Tuesday, 16 February 2010
A while ago I read The lost garden by Helen Humphreys and loved it. I wanted to read more by the author, particularly her book Coventry, which is a WW2 drama, but The lost garden was, and still is, the only book by Helen Humphreys in my county libraries. The other day I suddenly remembered that one of my friends (now a colleague) had mentioned that she had another book by Humphreys and I finally got around to asking to borrow it.
Afterimage is a wonderful read which I just couldn't put down until I'd finished it, returning it to my friend 23 hours after she'd lent it to me. Set in the Victorian period, it's the story of the new world that Irish maid Annie Phelan encounters when she takes up employment at the home of Isabelle and Eldon Dashell. It's a big contrast to the strict house where Annie worked previously, and she struggles to come to terms with the differences, such as the lack of prayers. Isabelle her employer is childless and trying to break the bounds of the conventions of the age and be a person in her own right, and is a photographer. Eldon is a frail cartographer who wants to go on expeditions but is frustrated by his own ill-health. Annie ends up trying to help each, acting as a muse and model for Isabelle and providing Eldon with someone to discuss expeditions and literature with. Both become romantically interested in her, creating a tense situation.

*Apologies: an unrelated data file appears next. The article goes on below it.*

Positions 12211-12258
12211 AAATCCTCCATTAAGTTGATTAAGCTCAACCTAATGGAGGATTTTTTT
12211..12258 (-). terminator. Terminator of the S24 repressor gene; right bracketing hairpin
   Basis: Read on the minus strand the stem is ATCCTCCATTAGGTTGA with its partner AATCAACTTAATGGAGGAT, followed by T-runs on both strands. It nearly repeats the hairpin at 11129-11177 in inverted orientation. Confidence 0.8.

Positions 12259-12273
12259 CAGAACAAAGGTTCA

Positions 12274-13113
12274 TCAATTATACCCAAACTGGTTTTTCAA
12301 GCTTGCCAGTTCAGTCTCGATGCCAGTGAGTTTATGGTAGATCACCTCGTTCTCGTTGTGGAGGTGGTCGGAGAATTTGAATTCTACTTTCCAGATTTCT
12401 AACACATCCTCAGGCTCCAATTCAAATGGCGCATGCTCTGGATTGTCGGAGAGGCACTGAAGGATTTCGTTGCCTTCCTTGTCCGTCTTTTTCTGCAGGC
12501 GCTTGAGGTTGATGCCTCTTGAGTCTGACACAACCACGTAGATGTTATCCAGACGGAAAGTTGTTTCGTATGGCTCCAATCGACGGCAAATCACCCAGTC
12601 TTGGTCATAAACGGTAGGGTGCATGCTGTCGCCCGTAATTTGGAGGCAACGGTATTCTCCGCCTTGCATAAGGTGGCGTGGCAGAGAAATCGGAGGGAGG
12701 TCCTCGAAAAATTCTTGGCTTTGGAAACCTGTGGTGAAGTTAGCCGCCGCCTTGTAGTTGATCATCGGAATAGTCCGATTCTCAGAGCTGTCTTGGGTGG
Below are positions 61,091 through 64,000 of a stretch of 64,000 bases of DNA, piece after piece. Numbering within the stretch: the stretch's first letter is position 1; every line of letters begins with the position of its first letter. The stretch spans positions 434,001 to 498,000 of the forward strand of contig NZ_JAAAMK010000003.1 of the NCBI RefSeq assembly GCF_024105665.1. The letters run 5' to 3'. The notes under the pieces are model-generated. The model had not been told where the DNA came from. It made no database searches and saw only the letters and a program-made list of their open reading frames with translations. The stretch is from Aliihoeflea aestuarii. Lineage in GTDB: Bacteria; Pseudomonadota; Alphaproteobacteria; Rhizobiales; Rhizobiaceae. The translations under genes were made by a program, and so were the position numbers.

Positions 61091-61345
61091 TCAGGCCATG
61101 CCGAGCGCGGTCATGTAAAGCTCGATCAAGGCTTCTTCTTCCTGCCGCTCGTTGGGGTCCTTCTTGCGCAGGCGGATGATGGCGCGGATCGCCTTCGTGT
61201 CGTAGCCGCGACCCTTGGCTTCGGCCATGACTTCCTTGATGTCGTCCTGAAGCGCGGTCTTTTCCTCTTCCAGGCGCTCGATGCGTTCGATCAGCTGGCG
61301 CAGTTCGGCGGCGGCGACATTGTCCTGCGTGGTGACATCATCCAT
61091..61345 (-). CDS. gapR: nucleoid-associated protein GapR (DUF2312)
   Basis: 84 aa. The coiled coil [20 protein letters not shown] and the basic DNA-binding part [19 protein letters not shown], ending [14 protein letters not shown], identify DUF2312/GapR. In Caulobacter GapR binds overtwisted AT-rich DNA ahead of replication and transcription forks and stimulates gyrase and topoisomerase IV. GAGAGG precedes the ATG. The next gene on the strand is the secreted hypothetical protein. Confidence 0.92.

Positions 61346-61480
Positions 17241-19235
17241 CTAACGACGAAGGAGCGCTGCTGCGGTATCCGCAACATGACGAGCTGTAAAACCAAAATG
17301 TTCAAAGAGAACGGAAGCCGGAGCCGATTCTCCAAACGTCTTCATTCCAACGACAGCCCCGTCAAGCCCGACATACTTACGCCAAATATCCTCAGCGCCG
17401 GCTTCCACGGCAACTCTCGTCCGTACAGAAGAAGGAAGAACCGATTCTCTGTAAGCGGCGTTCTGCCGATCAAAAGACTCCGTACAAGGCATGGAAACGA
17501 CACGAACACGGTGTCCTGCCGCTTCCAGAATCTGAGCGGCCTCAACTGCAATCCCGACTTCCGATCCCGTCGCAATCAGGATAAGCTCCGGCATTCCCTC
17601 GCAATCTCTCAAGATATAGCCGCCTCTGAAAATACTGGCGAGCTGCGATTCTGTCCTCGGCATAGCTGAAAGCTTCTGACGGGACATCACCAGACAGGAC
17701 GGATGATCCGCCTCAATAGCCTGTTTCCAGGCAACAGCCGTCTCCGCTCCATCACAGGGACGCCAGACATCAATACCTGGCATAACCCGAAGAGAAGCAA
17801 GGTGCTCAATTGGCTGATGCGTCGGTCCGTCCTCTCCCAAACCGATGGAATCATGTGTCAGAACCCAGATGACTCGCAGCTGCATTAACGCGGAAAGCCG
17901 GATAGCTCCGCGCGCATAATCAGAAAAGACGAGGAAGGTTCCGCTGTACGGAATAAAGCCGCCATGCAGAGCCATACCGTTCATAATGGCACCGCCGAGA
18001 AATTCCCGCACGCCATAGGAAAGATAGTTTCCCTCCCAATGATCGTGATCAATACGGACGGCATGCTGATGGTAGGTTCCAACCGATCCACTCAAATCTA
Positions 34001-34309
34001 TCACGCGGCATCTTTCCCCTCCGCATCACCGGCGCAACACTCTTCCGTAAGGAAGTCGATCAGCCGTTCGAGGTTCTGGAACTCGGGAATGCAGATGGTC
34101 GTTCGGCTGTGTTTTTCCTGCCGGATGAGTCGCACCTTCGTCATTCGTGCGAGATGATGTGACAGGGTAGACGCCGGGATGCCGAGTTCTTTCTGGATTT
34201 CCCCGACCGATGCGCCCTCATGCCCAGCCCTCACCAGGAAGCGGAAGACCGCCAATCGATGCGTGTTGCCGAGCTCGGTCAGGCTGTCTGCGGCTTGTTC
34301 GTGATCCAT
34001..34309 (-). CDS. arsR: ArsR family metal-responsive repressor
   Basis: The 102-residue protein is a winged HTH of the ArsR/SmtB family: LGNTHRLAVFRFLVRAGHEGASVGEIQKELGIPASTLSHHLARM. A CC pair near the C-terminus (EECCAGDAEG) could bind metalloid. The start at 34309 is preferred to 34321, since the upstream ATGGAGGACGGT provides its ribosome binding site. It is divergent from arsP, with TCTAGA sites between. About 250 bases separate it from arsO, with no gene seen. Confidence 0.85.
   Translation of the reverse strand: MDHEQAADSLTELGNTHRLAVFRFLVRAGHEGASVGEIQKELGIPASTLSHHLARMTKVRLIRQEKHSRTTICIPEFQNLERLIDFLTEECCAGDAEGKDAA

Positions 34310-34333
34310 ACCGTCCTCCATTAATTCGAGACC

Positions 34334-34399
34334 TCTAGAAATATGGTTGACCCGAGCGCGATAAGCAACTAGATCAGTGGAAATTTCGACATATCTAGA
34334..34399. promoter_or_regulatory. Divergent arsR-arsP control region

It's impossible to do justice to this book in a review - the only thing to do is read it. Both my friend and I loved the lyrical writing, which isn't surprising given that Humphreys is also known for her poetry. And in some ways it was reminiscent of Sarah Waters, due to the period setting and lesbian elements, but as my friend pointed out it considerably pre-dates Waters.
I enjoyed it so much that I couldn't resist buying Coventry (after all, I'd be able to lend it to my friend when done). After that I'd love to read Leaving earth, but unfortunately my friend has mislaid her copy. I'm very keen also to read the non fiction book that Humphreys wrote about Frost Fairs, having heard a fascinating programme on the subject on the radio two Christmases ago.